oil painting on huile paper using leftover paint and fresh paint, stage 2 

Then I added more pinky purple in the top, integrate the figure, repaint the face, make that oil spill hand more globby. Hmm, I don't know, 

No, not right, redefine the figure, bring up that fence at the bottom a bit, more intense colour by the head to the right etc. Look at it tomorrow.

Sorry State of Affairs, in progress.

Edited to say, reworked and reworked again and  retitled

Can't seem to lighten up

Friday, June 5, 2015

Back to full time in the studio!

Since my show in February (see previous posts), I've been hibernating. Working 3 days a week and all the other demands of life meant that I had to prioritize art making and personal life over blog writing for a while. I am back in the studio full time now (yaay) and returning to writing here about this and that.

A long time ago, in 2013, I wrote this blog post. It was about the painting posted below. I was happy with it at the time and became unhappy with it later. It happens that way sometimes. So I've done some more work on it. It's still in progress. I have to see if it continues to sit well with me.

14 x 12" mixed media on mylar

Just a re cap of what's been going on around here:
In 2013, when this piece was started, I returned to my earlier way of painting and drawing. I had taken a few years to explore painting from life and it was not giving me what I wanted. Every painting was too literal for me. Attempting to move them into abstraction made me feel all over the place. I need poetry in my paintings and drawing. Some people can do that with representation and abstraction, I couldn't. I needed to go back to the humour and pathos that I have always indulged in with my work.

Less than two years later I had a solo show and am putting together submissions to show even more recent work. We'll see where that goes.

I'm taking things one day at a time, trying to live every day fully, and not get ahead of myself.

Thursday, February 19, 2015

Intuition and painting, interview

I'm excited to be included in the latest 'mixed media tapes'. My prompt for this interview was "intuition".…/cassette-two-side-a…

This project is put together by Phillip J. Mellen . In this tape, Cassette Two Side A, I am in the company of Sabine Tress, Brigid Watson and Victor DaSilva. I learned a lot from and enjoyed greatly listening to these artists talk and I think you will too. Phillip is a thoughtful interviewer with a great sense of humour. The interviews feel more like discussion and warm visits than interviews. They give an insight into process and the background behind each artists approach to art.
Some favourite moments:
Painting is "an attempt at grasping at intangible truths" Brigid Watson:
The painting "can look really bad, turn it round and all of a sudden it can look really good. All that matters is the result - and now it's looking good". Sabine Tress talking about control/no control in finishing a painting.
"Sometimes your painting insults you "you'll never be any good" and you say "yes I will, maybe not today.." Phillip J. Mellen.

Sunday, February 8, 2015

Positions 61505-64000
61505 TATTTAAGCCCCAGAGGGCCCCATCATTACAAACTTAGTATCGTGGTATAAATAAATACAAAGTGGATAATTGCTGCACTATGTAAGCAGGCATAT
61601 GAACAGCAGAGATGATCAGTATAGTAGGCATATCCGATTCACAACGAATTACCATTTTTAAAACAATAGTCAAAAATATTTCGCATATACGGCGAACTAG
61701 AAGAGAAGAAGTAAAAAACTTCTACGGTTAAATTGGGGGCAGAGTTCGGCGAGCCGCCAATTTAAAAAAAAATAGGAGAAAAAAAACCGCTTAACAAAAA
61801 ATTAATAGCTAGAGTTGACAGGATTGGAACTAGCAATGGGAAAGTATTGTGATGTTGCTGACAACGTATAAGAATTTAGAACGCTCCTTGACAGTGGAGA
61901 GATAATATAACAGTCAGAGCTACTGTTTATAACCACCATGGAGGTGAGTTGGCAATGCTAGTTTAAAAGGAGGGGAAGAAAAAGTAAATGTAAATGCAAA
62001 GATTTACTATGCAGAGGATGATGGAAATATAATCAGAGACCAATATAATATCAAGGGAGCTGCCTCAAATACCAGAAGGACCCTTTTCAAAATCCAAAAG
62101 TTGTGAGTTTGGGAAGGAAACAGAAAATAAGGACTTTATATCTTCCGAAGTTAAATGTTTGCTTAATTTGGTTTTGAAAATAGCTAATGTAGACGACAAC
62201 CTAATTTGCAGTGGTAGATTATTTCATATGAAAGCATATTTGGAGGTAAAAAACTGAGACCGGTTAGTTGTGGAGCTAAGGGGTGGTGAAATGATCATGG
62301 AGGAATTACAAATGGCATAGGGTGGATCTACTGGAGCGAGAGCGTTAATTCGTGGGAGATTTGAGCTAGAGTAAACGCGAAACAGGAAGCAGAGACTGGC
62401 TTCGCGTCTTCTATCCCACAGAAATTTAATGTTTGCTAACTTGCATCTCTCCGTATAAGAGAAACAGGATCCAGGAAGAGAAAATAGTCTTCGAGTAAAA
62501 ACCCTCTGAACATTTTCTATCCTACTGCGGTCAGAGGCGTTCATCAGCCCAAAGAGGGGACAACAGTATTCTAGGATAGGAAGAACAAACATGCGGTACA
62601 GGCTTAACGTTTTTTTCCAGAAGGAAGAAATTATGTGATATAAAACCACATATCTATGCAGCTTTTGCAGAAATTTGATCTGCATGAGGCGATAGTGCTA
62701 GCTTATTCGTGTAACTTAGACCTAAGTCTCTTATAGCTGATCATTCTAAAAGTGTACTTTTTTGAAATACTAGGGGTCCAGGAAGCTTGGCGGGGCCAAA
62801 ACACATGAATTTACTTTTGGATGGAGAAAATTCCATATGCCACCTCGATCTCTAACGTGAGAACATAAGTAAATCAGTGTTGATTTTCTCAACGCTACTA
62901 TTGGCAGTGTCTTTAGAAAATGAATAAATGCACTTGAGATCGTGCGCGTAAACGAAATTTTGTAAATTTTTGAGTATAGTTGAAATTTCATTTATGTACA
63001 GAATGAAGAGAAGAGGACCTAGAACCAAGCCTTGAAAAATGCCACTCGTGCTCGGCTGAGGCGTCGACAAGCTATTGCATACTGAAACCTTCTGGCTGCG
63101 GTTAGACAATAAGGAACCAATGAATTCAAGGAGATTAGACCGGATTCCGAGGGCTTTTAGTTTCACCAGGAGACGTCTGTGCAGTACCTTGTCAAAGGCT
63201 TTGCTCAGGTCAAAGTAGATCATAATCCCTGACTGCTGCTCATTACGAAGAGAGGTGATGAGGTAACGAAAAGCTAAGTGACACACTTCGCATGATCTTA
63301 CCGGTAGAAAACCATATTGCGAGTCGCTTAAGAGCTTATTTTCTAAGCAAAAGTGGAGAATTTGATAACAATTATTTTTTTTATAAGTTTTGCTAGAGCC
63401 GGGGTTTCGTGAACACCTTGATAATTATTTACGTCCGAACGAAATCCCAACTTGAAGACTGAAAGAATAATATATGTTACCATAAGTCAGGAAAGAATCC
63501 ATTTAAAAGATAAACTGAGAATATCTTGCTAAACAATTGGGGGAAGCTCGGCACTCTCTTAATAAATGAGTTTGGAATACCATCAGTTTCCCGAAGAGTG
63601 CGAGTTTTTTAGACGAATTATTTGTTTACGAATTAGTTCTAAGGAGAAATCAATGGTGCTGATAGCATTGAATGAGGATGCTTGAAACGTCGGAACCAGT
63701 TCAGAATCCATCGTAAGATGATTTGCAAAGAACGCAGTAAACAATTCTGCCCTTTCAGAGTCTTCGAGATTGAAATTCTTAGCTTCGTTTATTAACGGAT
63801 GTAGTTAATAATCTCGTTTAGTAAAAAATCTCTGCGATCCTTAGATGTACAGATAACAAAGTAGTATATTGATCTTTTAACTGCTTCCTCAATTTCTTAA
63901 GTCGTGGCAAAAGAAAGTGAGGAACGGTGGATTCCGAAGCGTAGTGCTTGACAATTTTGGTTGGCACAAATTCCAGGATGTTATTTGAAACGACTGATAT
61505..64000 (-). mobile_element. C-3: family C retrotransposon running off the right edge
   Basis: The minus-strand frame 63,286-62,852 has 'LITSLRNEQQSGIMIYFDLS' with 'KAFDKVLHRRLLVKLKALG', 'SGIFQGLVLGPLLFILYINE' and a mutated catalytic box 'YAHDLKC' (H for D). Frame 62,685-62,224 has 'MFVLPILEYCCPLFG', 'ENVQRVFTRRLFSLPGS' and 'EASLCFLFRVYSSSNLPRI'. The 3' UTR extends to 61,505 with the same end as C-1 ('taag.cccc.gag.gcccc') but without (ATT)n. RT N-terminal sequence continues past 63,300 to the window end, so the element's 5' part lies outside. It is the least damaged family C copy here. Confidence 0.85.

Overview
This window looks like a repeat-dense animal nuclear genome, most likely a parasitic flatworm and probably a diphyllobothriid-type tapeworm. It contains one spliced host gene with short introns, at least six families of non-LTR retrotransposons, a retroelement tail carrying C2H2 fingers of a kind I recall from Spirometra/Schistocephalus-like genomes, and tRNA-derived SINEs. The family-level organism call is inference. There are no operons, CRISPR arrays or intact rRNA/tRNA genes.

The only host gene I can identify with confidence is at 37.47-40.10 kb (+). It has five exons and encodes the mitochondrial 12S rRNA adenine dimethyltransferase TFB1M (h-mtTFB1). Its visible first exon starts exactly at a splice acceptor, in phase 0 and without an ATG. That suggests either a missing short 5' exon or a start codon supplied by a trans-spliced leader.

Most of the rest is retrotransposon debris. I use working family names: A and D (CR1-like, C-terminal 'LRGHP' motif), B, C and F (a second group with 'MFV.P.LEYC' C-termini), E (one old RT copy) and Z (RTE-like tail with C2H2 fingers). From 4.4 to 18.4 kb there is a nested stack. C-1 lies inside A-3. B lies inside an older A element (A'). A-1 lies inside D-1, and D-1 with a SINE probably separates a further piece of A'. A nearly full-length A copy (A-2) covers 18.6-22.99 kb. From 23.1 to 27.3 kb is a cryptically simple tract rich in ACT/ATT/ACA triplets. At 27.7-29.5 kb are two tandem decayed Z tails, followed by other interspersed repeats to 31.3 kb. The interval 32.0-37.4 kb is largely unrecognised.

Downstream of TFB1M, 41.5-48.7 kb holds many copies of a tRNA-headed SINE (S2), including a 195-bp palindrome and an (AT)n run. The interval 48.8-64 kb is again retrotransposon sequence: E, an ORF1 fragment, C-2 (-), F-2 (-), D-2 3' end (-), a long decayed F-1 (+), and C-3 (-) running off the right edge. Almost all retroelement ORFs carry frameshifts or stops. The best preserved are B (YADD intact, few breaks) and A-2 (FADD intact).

The show is up.

The opening of the show at the Firehall Arts Centre was great. I was nervous about it, but thanks to all who came out. It was so good to see you see what I've been up to for almost 2 years now, well some of what I've been up to.

Here are some photos:

And some installation shots of the work taken this week:

Tuesday, January 20, 2015

And, It's up.

It's been a day, show is hung, It went smoothly thanks to the powerhouse brilliance of Kriss and Ming. We had a great time hanging. I drank too much coffee and was a bit hyper and annoying, but they laughed at me and gave me instructions so I wasn't too all over the place, and basically took charge. I so like take charge women. Some photos.

The Firehall Arts Centre is beautiful.

 What's next?

I think I'll just lean here for a bit.

She's got a plan.


Look the little one's are up

Saturday, January 17, 2015

Show Time (and statement angst).

Not long now and the show will be up. On Tuesday we hang. The show is in a non-profit space and so I have to do a lot of the work myself. Wow, marathon. I will have help with the hanging though. Thanks Kriss and Ming and Firehall staff.

Your invitation is posted below, but if you are a Facebook friend or otherwise a  friend, or are on my mailing list you have already seen it.

Things are looking good. Of all the things on my list in the last post there are only a couple left. "Blog Post" is one of them and here I am, blog posting. No statement yet, who knows if it will happen. If it comes naturally and I feel like it, it will be done. I've rewritten my initial statement many times. The last iteration is on the invitation but even that feels not exactly it. It's accurate but doesn't seem to cover it somehow. I recently refined it down to: "Today's Lesson Will be in Life: These pathos and humour filled paintings reveal an approach to current events and life's turmoil that may give some relief from the grim dark while at the same time not denying it's full truth and impact."  Ahh, I don't know. If I could say it, I might not have to paint it. Never mind, I'll do my best with it and that will be that

It's been a while since I've had a solo exhibition. I'm very happy that I did this show. I need and want people to see the new work in person. Thank you in advance for being there. And thanks for reading my posts and looking at my work online too. It's great to have a way to get it out there to appreciative eyes. And, even to critical ones.

Now, to make sure all the last minute things are done and take a walk in the bog with the dog. First I think I'll have lunch and a cup of tea.